There is a fantastic restaurant in Midtown Sacramento just blocks from my best friend's apartment called Hot Italian that I have cheated with wheat in on several occasions. They serve up pizzas piled high with lots of fresh greens and I've been meaning to attempt a recreation at home that wouldn't offend my intolerant tummy. I settled on a fresh mozzarella with arugula and truffle oil pizza. I smothered the finished product with parmesan and red pepper flakes and poured a nice glass of red wine and was a very happy girl.

Fresh Mozzarella with Arugula and White Truffle Oil Pizza
1 package gluten-free pizza crust, prepared according to directions (Pamela'sBob's Red Mill, etc...the Bob's mix made two crusts but I was only eating for one so I saved the other ball of dough in the fridge)
1/3 can organic pizza sauce
fresh mozzarella, sliced (I used about 8 thick slices, vary it depending on your love of cheese)
1/2 bunch arugula

white truffle oil

I slathered a thick layer of pizza sauce on the crust and strategically placed the mozzarella so that when it melted it would cover everything. I put the pizza in for about 16 minutes, then turned on the broiler for 3 minutes so the cheese would get all nice and crispy brown.

While the pizza was cooking, I washed the arugula and broke off some of the longer stems (aside from broccoli, I hate the stems of greens). I threw the arugula in a bowl and drizzled truffle oil all over it, tossing the greens around so they were all coated. When the pizza came out I threw the arugula on top and devoured almost the entire thing. So yummy and it reminded me of the trip to Italy I took in January.

I have big plans for the remaining ball of dough in my fridge to become a delicious dessert pizza. My dream is to involve a raspberry chocolate thanks to a misunderstanding with the health food checkout counter guy. Stay tuned!

Bon appetit...just not wheat!

Wednesday, November 10, 2010

The Perfect Pumpkin Curry

Why, hello there! Been a while...or half a year. Whatever.

In the last few months that I'm sure you've been missing me, a lot of non-culinary stuff has gone on. It's not my fault. Summer is too warm to cook much in the Sierra Foothills and our stucco house likes to hold in the heat. I've been busy and frequenting several of the same restaurant establishments to the point where I barely have to order anymore, they just know.

BUT, the fall colors have arrived and it's getting dark extremely early and I'm ready to hole up in my kitchen and COOK. When I was in San Diego last month, my good friend over at Jack Bauer Will Save Us All had a cornucopia of different festive fall gourds and squashes on her countertop. I'd always been somewhat jealous of people who take the time and have the energy to decorate for every holiday and every season.

I was jealous of her gourds.

When I got home and started putting my house together for an extremely non-festive Halloween party, I realized something was missing. I went shopping for party snacks and there they were: gourds and squashes galore. I grabbed the most colorful and lumpy kinds along with a very small pumpkin and when I got home, I arranged them festively in a bowl on my kitchen table. A dream come true!

So Halloween was 10 days ago. I've been eyeing said gourds and squashes and reminding myself I need to actually do something with them, not to mention the two large uncarved pumpkins on my front porch, before they all start attracting flies and have to go out to the chickens. A few days ago, I flashed on this fantastic pumpkin curry I'd had when I was out to Thai food with my other good friend over at Gather Jewelry (her jewelry is FANTASTIC, go buy some). All the pieces of this gourd dream were finally falling into place.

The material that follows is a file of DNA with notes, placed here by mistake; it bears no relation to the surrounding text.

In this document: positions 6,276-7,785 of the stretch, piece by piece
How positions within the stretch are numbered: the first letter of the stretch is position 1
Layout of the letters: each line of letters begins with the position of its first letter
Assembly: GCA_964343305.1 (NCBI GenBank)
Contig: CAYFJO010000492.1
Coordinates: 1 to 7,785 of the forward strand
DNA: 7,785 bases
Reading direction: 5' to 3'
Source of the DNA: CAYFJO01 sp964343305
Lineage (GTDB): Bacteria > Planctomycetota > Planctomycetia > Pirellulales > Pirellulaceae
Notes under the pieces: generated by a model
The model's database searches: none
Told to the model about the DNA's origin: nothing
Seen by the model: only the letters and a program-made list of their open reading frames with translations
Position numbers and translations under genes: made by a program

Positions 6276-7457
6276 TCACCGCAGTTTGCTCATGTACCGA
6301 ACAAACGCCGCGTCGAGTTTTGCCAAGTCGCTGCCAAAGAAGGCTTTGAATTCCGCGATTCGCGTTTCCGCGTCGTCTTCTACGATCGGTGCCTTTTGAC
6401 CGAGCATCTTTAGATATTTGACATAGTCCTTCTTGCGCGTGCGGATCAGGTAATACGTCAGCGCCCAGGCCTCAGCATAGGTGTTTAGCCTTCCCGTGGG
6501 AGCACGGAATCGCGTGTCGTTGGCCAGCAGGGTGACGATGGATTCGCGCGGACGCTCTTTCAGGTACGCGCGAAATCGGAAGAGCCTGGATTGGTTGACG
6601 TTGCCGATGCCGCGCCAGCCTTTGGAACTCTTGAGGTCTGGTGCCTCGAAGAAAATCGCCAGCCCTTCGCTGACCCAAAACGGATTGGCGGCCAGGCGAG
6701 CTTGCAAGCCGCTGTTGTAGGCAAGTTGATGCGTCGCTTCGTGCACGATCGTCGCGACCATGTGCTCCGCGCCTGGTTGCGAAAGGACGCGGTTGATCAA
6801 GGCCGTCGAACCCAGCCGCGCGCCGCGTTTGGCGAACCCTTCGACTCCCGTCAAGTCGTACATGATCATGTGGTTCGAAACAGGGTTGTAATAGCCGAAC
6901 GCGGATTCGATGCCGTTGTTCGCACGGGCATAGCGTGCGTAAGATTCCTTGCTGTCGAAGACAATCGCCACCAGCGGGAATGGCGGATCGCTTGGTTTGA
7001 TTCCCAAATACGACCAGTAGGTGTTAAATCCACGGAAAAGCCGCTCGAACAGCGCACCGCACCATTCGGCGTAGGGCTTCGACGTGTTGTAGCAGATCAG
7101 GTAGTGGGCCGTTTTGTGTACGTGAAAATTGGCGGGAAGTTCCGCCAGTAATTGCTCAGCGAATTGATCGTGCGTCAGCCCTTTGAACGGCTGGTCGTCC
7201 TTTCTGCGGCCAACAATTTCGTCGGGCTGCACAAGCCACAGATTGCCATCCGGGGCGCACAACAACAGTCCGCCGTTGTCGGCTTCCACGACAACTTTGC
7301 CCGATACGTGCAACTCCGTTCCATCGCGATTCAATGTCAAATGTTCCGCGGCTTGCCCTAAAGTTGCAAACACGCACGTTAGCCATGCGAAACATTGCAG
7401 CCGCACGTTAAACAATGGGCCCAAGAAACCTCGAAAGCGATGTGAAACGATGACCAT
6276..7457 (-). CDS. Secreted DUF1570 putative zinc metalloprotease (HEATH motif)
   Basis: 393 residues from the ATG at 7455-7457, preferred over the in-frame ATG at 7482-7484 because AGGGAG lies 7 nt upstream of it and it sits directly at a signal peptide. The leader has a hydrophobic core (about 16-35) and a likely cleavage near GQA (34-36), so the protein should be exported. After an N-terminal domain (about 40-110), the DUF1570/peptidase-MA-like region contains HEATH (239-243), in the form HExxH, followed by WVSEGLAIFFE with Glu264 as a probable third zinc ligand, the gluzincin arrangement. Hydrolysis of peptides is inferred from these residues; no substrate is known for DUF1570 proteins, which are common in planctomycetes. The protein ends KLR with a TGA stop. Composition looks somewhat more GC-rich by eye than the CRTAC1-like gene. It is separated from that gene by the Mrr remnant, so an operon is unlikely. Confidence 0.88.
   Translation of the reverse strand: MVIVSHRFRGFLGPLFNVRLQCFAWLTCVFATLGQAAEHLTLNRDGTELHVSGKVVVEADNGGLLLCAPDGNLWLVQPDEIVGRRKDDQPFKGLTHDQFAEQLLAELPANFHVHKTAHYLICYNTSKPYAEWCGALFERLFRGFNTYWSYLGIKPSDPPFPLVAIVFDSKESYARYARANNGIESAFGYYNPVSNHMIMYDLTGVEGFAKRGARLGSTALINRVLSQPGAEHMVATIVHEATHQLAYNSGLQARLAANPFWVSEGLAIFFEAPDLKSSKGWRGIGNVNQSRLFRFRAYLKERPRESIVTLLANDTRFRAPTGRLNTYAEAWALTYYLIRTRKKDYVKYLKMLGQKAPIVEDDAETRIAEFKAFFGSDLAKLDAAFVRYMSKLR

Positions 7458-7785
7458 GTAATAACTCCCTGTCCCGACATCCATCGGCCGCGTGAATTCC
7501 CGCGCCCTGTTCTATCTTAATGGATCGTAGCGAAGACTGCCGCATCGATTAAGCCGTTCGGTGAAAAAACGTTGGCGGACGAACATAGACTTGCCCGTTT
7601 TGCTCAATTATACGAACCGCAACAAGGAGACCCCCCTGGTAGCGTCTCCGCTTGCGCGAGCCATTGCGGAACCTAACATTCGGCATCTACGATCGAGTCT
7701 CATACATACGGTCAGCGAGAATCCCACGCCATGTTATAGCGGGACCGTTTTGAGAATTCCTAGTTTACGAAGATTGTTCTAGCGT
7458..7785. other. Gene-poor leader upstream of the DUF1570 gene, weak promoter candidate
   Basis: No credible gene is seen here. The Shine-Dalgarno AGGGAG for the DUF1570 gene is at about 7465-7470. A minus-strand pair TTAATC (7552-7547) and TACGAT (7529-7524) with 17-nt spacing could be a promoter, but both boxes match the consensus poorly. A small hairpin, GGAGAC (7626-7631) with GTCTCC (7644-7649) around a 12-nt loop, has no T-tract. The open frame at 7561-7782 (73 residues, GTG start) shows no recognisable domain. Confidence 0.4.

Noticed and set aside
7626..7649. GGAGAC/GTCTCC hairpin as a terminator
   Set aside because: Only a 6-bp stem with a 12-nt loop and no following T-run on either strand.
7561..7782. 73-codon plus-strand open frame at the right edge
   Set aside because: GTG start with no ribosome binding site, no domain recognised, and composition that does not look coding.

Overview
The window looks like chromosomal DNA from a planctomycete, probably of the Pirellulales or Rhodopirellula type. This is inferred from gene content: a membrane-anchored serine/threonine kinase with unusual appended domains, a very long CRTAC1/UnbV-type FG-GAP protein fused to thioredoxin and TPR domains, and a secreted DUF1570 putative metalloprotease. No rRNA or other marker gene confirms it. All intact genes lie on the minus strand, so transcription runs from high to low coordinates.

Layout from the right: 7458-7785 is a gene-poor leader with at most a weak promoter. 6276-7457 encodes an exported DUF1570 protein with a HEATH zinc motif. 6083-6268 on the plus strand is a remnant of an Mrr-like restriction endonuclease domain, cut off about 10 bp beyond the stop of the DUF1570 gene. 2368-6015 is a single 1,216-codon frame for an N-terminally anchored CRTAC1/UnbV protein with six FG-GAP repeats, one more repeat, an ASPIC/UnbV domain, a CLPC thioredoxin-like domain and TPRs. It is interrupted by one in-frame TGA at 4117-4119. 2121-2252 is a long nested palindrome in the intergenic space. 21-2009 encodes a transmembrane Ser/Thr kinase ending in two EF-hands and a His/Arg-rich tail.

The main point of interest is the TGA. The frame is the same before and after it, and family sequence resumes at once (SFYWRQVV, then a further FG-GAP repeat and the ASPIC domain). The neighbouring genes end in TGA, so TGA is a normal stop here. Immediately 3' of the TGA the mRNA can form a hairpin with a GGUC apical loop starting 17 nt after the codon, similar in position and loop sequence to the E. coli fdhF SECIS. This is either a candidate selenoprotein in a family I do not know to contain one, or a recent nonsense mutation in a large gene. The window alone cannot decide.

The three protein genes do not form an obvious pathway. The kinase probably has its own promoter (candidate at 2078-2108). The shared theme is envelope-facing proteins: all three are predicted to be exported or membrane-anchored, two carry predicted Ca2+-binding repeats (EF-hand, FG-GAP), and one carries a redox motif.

I found a recipe at NibbleDish that had been adapted from a pumpkin curry dish at a Thai restaurant in Reno. I, in turn, adapted it to fulfill my taste buds and let me say they were absolutely singing. I scraped my bowl clean and barely came up for air. Then I had seconds. I will be making this in a much larger quantity with my two giant pumpkins and freezing it so I can enjoy it all winter. The best things about this recipe are that it doesn't take anything fancy and it doesn't take a lot of time. Did I mention it's fabulous?

The Perfect Pumpkin Curry
1/2 small pumpkin seeded, peeled, and cubed
1 can lite coconut milk
1/2 cup of water
3/4 low-sodium chicken/vegetable stock
3 tbsp of red curry paste
3 tbsp of fish sauce
1 tsp ground ginger
1 cup onion, chopped into large pieces
1/2 red bell pepper, julienned
2 large carrots, chopped

Brown Basmati Rice (cook in a rice cooker or right on the stove)
1 1/2 cup water
3/4 cup brown basmati rice
1 tbsp oil
1 tsp ground ginger
1 tsp cumin
1 tsp onion powder
1 tbsp butter

Put cubed and peeled pumpkin in a bowl and drizzle with olive oil and salt and pepper. Spread pumpkin on a cookie sheet and broil on high until pumpkin is golden brown. Combine coconut milk, water, chicken stock, fish sauce, curry paste, and ground ginger in a pot and bring to a boil. Reduce the heat and add bell pepper, onion, carrots, and roasted pumpkin. Simmer on medium until carrots are soft, stirring occasionally. Ladle over brown basmati rice and enjoy. 

Feeds three, two if your hunger level is high.

Bon appetit, just not wheat!

Friday, July 23, 2010

Book my face!

WhoWhat Wheat is now on Facebook, befriend me and eat wheat free!

Creamy Fresh Corn and Mascarpone Cheese Polenta

I have a few very distinct memories of my sister and I when we were little being forced to eat polenta. It was never the delicious cream-of-wheat-ish stuff I have these days, it was somewhat hard rounds of inedible sick that I assume came from something like this:

Appetizing, eh? When I asked her about it today, her response was, "I thought that was one of the worst foods ever thought up ever."